Between

Between by Cambria Hebert Read Free Book Online

Book: Between by Cambria Hebert Read Free Book Online
Authors: Cambria Hebert
Tags: General Fiction
 
     
    Logan
    I kicked at the pavement as I walked, in no hurry to get home. I was glad that school was out for the day, but unlike most kids my age, I wasn’t that thrilled to go home. At least it’s Friday, I told myself, which meant no homework. That was something to be thrilled about. I hated homework. I hated studying, but if I didn’t bring home a glowing average every grading period, Dad would have a cow. Mom would try to step in and then Dad would yell at her, too, and no doubt the argument would escalate and it would end the way it always ended.
    With Sam.
    He didn’t even live with us anymore, yet every single thing I did that Dad didn’t approve of somehow always came back to him. Dad never said his name. It was like the minute he left with Sam and came back without him, we were all expected to pretend he never existed. Like all the times we played football in the backyard were something I made up. I was supposed to forget the time I took Dad’s watch off his dresser to pretend I was 007 and accidently broke it. Sam took the blame, the lecture and the punishment for me.
    The sound of running feet came up behind me and, inwardly, I winced.
    “Hey, look,” an obnoxious, familiar voice said from behind. “It’s Loogie.”
    Laughter followed the words and I did my best to ignore it and keep walking. I guess I should have moved a little faster to put more distance between me and the school. It was a tough call sometimes deciding which place I wanted to be at less. Home or school?
    A rough hand shoved me from behind. “Hey, dorkface. I’m talking to you.”
    I sighed, stopped, and turned. “What do you want, Brent?”
    The guy in the center of the foursome looked at his buddies. Then he smirked. “That paper you volunteered to write for me? It wasn’t good enough.”
    Internally, I scoffed. Yeah, the paper I volunteered to write. More like his buddies held me down last week while he went through my backpack, took it and turned it in with his name at the top. I had to pull an all-nighter just so I would have something to turn in.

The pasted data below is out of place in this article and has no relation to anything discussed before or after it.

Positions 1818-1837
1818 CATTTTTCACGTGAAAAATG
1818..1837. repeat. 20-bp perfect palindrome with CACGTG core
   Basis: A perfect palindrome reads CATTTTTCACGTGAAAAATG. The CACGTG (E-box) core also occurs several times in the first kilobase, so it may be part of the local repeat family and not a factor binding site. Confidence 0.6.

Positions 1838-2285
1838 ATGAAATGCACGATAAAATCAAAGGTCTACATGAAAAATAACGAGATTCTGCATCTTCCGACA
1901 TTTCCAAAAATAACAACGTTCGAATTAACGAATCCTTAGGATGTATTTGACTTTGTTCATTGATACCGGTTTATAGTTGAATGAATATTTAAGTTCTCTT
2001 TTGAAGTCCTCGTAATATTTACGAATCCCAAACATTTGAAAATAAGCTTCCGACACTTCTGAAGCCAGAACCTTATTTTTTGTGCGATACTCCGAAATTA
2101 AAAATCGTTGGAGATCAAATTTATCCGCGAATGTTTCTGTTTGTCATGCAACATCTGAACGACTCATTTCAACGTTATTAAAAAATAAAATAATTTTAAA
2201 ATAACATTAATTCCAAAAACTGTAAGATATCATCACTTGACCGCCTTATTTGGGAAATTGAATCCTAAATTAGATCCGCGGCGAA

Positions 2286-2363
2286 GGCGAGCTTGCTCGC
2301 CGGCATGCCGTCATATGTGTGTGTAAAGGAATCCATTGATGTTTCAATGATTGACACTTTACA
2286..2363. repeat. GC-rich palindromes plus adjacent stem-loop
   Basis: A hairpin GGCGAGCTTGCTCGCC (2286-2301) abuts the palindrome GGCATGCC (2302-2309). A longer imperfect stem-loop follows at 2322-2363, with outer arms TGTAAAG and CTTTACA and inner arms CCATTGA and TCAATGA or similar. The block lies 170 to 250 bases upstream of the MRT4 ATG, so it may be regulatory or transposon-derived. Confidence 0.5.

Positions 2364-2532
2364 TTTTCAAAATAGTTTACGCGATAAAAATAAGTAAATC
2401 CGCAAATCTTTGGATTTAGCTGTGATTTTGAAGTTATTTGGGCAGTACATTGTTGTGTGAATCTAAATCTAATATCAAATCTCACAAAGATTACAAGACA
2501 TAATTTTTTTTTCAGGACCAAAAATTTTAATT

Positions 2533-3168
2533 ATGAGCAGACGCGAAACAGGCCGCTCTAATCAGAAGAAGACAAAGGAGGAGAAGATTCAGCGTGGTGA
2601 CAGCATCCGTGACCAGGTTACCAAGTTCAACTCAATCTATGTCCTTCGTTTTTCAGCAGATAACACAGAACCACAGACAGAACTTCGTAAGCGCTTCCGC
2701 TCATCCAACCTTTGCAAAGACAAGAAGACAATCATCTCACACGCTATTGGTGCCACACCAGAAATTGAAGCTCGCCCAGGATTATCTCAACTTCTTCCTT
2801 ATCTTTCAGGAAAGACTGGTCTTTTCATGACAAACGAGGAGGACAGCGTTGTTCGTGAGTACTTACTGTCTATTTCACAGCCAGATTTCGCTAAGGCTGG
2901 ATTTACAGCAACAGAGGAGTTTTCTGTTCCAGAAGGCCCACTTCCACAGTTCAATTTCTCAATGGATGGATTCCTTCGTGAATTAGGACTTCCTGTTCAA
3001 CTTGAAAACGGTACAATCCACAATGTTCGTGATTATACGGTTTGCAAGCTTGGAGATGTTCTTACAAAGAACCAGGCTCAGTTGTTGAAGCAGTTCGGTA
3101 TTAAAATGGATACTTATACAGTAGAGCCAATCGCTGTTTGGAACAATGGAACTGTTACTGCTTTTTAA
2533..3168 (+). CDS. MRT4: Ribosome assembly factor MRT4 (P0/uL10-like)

Brent pulled a rolled set of papers from his back pocket and tossed them at me. They hit the center of my chest. I grabbed them and looked at the giant red “B” written at the top. “Ah, what’s the matter, Brent? Mr. Sorrell didn’t believe you wrote this ‘cause the grade was too high?”
    His buddies laughed and Brent’s eyes about bulged out of his head. I knew I shouldn’t have said it. Antagonizing him only made things worse, but I had some pride. Getting tortured everyday was one thing, but taking it so easily was something else entirely.
    As expected, Brent launched himself at me and I swung my book bag out and hit him in the stomach, causing him to fall to the side. Yeah, that wasn’t smart, either, but I had been feeling edgy all day and I wasn’t in the mood.
    “That was stupid,” Brent snarled, partly hunched over from my hit. “Get him!” he yelled.
    The three stooges (I knew about them because my grandpa used to watch them all the time) rushed me and though I tried to fend them off, it was three against one, and it didn’t take them long to have my arms pinned back, holding me in place.
    Brent smirked and picked up my discarded book bag. I tensed my muscles, getting ready. The bag slammed into my stomach and all the breath whooshed out of me. I would have doubled over if not for being held.
    White-hot rage filled me. I hated them!
    Then his fist connected with my jaw and my head snapped back. I prayed it wouldn’t leave a mark. I could only imagine my dad’s reaction to his son being beat up on at school, when I should be the one beating up on everyone else.
    I watched as Brent unzipped my bag and dumped the contents over the road and into the dirt. I didn’t mind so much because this part usually meant he was done and was about to leave.
    “The next time you write a paper for me, get an A,” Brent shouted, then walked away without a backward

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